by Christopher Menkin
Jeffrey M. "Jeff" Peek, age 66, being hired as executive vice chairman of global corporate and investment banking at Bank of America, which bought Merrill Lynch during the financial crisis, is quite unique in the financial world. He is perhaps best known as president and chief operating officer who was later promoted to CEO and chairman of CIT. He was hired July, 2003, following Al Gamper who successfully was able to get back the company from Tyco and Dennis Kozlowski*. Peek is given credit with building up the company, as well as leading the company out of bankruptcy. In 2008, he called "CIT an underdog" and later cut 1,000 employees. Before that he rose to the level of executive vice president of Merrill Lynch & Co., and served as head of Investment Banking and president of Merrill Lynch Investment Managers. Many believe he was in line to become chairman.
It is ironic that CIT is now led by John A. Thain, age 59, who was the last chairman and chief executive officer of Merrill Lynch before its merger with Bank of America. Thain was brought to Merrill Lynch in 2007 to save the company, according to American Banker. Wikipedia.org reports, "Upon joining Merrill Lynch, Thain received a $15 million signing bonus. The firm announced that Thain would receive at least $50 million a year and could be paid as much as $120 million a year, based on the company's stock price." (1) Today his net worth is reported $300 million. (2) 2014 his total compensations was $8,827,148 (3). Peek is reported to have a $40 million plus net worth, according to richregister.com.
CIT waits to rebound, basically tied to its $3.4 billion deal for OneWest Bank with 73 branches in Los Angeles and Southern California, the year's largest bank deal. Leasing News has written about the intense pressure from community groups, who believe community involvement will be effected. Thain believes the OneWest transaction will be completed in the middle of this year, perhaps before it finally takes over management in August of Direct Capital, Portsmouth, New Hampshire, a small ticket lessor with reportedly has over $500 million in assets with 250 employees (although many senior and key individuals have left the company). The management change over may give CIT the opportunity to redesign the management structure and tie in better with corporate marketing.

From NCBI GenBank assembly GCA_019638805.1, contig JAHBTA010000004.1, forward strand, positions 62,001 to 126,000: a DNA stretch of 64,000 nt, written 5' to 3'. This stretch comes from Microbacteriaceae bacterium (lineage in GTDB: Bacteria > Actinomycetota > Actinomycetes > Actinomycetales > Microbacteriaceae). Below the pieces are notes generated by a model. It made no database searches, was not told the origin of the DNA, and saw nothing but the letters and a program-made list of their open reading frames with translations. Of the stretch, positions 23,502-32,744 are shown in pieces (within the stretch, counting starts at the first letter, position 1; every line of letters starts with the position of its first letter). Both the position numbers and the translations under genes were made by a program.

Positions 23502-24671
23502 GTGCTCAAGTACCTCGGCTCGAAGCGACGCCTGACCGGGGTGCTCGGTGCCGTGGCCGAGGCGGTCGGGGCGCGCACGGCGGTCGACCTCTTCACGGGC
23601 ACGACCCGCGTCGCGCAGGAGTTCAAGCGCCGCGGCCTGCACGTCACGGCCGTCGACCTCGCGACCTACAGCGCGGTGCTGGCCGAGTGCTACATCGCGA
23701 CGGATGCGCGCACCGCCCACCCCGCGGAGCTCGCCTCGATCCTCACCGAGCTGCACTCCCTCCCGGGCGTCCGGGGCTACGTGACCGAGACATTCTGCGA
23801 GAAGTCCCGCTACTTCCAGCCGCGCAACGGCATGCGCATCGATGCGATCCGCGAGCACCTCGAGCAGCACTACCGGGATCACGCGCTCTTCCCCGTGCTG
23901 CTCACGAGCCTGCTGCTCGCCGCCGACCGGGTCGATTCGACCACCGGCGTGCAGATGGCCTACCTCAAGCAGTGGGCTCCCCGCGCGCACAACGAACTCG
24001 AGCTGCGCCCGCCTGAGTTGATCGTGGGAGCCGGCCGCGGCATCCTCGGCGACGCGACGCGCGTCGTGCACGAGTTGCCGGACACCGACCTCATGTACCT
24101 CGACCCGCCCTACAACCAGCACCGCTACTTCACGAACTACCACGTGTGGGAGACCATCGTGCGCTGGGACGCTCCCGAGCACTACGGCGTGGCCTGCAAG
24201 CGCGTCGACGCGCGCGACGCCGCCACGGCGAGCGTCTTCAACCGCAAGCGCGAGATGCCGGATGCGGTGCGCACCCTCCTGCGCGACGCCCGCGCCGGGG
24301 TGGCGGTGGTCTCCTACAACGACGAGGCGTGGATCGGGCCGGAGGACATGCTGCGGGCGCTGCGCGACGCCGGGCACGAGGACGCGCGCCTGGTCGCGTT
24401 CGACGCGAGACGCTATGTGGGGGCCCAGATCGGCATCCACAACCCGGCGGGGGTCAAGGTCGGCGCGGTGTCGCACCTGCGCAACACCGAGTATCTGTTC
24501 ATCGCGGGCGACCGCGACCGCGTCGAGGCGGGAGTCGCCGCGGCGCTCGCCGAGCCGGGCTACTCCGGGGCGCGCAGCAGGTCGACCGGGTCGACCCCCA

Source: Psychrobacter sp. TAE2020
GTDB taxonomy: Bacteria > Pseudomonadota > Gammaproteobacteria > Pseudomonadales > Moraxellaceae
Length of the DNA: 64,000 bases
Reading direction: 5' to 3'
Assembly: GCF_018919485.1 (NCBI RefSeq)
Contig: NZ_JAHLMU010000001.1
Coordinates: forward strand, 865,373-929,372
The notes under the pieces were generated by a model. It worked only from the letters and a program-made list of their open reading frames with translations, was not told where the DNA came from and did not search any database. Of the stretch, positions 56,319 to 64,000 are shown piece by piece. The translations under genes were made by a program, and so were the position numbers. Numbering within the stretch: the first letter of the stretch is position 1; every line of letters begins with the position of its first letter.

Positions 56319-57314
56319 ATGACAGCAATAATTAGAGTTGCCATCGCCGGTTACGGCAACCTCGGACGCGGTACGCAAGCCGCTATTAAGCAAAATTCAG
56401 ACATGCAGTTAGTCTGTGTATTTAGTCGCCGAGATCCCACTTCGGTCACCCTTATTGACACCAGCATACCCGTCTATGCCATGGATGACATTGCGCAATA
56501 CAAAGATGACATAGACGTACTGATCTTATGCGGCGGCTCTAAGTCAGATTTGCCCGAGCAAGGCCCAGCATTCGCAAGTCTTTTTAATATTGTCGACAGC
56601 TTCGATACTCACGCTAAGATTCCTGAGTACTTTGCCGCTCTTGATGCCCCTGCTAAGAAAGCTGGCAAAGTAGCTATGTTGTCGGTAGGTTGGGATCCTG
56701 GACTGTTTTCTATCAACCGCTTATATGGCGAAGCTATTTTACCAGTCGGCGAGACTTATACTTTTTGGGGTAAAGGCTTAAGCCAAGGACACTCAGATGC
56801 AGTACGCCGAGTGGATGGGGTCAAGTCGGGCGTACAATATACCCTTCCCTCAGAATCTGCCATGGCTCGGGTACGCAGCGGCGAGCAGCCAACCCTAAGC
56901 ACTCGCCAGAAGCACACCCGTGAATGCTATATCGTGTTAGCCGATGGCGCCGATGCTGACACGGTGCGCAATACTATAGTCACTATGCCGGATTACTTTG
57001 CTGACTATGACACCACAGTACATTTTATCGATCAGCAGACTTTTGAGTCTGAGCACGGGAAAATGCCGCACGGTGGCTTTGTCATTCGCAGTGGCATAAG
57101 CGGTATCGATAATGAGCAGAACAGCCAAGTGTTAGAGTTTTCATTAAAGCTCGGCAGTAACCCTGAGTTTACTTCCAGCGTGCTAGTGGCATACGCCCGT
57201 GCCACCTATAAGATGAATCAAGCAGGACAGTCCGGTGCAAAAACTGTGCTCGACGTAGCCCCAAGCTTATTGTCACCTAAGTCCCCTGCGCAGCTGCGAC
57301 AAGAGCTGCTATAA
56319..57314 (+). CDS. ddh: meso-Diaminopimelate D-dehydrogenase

At a hearing in Los Angeles, California, earlier this year, Thain said the planned OneWest buyout would be good for poor neighborhoods and pledged that the bank would provide $5 billion in loans, philanthropy and additional support over four years to low-income areas.
According to the Los Angeles Times, OneWest Chief Executive Joseph Otting "...said the deal would create a 'hometown bank' big enough to compete with megabanks based elsewhere.
"He said OneWest would ramp up small-business lending, appoint minority representatives to an advisory board and provide funds for nonprofits and smaller banks to make small-dollar loans in poor areas.
"Gilbert Vasquez, chairman of the Los Angeles Latino Chamber of Commerce, said he supported the merger not only because Otting pledged to help nonprofits but because he believed OneWest would follow through on promises to increase lending to minority businesses and to put a Latino on the bank's board of directors.
"'We think OneWest can be a trend-setter,' said Vasquez, head of a downtown Los Angeles accounting firm. 'We think they can be a model for the other banks'."
* CIT's Dennis Kozlowski's Path from Infamy to Obscurity
- John Thain is Still in the Gamehttp://www.americanbanker.com/news/national-regional/john-thain-is-still-in-the-game-1073209-1.html
John Thain Net Worth
Total Compensation 2014
Disclosure: The author has no positions in any stocks mentioned, and no plans to initiate any positions within the next 72 hours.